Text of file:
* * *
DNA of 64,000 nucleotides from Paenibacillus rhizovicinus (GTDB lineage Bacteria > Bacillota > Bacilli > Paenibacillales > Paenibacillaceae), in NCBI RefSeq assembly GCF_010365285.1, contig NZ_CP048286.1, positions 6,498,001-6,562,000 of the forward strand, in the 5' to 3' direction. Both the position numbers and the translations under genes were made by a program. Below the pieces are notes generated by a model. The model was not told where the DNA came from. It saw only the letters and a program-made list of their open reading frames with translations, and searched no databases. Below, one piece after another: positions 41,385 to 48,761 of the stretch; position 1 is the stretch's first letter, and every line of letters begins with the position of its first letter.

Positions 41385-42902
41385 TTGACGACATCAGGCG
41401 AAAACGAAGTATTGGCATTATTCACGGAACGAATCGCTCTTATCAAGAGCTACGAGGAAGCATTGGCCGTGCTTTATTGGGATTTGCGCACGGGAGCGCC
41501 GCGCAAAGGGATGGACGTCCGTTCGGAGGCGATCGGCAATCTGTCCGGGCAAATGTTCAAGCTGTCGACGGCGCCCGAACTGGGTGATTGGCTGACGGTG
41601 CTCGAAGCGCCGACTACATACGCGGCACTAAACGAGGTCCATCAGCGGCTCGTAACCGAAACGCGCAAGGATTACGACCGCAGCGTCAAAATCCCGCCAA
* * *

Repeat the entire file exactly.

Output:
DNA of 64,000 nucleotides from Paenibacillus rhizovicinus (GTDB lineage Bacteria > Bacillota > Bacilli > Paenibacillales > Paenibacillaceae), in NCBI RefSeq assembly GCF_010365285.1, contig NZ_CP048286.1, positions 6,498,001-6,562,000 of the forward strand, in the 5' to 3' direction. Both the position numbers and the translations under genes were made by a program. Below the pieces are notes generated by a model. The model was not told where the DNA came from. It saw only the letters and a program-made list of their open reading frames with translations, and searched no databases. Below, one piece after another: positions 41,385 to 48,761 of the stretch; position 1 is the stretch's first letter, and every line of letters begins with the position of its first letter.

Positions 41385-42902
41385 TTGACGACATCAGGCG
41401 AAAACGAAGTATTGGCATTATTCACGGAACGAATCGCTCTTATCAAGAGCTACGAGGAAGCATTGGCCGTGCTTTATTGGGATTTGCGCACGGGAGCGCC
41501 GCGCAAAGGGATGGACGTCCGTTCGGAGGCGATCGGCAATCTGTCCGGGCAAATGTTCAAGCTGTCGACGGCGCCCGAACTGGGTGATTGGCTGACGGTG
41601 CTCGAAGCGCCGACTACATACGCGGCACTAAACGAGGTCCATCAGCGGCTCGTAACCGAAACGCGCAAGGATTACGACCGCAGCGTCAAAATCCCGCCAA